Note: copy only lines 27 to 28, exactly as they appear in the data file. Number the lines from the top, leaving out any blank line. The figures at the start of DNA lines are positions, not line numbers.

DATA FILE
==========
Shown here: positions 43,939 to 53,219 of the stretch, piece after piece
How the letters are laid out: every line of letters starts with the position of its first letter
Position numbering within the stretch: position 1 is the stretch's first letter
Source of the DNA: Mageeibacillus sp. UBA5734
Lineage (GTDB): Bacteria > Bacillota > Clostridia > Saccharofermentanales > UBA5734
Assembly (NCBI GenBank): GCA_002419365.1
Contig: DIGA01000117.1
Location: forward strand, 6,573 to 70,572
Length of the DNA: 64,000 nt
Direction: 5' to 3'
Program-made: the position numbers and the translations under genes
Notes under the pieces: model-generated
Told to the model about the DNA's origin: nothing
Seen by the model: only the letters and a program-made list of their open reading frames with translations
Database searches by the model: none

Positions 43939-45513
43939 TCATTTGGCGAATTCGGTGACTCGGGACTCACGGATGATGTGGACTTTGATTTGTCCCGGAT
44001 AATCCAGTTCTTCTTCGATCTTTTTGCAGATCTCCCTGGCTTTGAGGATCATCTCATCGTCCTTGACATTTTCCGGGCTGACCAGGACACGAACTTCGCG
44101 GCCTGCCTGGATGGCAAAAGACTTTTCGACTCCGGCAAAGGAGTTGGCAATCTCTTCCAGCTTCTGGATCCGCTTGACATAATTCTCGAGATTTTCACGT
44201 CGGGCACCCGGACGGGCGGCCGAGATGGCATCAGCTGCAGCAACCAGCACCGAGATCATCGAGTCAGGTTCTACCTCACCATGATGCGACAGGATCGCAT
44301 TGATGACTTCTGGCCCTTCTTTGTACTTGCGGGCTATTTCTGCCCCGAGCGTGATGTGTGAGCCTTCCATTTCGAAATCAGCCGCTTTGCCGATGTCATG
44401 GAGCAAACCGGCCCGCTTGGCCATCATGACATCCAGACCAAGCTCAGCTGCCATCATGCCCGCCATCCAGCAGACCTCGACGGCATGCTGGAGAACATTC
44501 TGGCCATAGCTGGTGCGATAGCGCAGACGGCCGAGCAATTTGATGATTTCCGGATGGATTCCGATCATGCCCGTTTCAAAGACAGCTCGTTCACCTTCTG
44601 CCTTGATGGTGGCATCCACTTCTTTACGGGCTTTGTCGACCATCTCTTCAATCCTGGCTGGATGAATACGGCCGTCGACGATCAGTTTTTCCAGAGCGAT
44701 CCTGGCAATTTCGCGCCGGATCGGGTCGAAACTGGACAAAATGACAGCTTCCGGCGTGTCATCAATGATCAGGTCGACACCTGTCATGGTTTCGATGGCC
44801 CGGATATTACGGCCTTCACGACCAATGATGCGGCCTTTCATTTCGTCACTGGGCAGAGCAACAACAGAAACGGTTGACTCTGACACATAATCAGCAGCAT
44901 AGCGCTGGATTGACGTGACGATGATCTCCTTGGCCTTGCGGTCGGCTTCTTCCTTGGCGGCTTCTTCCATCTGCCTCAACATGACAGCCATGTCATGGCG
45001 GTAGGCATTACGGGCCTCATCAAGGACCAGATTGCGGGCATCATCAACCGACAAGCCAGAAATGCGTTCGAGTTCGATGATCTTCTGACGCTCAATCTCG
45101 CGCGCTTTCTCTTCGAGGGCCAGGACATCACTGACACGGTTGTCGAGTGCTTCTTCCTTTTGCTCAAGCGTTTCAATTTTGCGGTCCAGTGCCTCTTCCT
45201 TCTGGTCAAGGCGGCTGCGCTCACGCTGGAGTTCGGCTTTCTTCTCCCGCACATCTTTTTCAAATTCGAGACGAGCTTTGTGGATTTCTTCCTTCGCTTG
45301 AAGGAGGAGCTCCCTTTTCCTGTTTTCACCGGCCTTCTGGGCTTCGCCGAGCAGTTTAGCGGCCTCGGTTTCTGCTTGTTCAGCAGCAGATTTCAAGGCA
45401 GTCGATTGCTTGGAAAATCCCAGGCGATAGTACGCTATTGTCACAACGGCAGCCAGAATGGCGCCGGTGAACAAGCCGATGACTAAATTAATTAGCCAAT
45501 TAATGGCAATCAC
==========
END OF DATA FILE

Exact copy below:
44901 AGCGCTGGATTGACGTGACGATGATCTCCTTGGCCTTGCGGTCGGCTTCTTCCTTGGCGGCTTCTTCCATCTGCCTCAACATGACAGCCATGTCATGGCG
45001 GTAGGCATTACGGGCCTCATCAAGGACCAGATTGCGGGCATCATCAACCGACAAGCCAGAAATGCGTTCGAGTTCGATGATCTTCTGACGCTCAATCTCG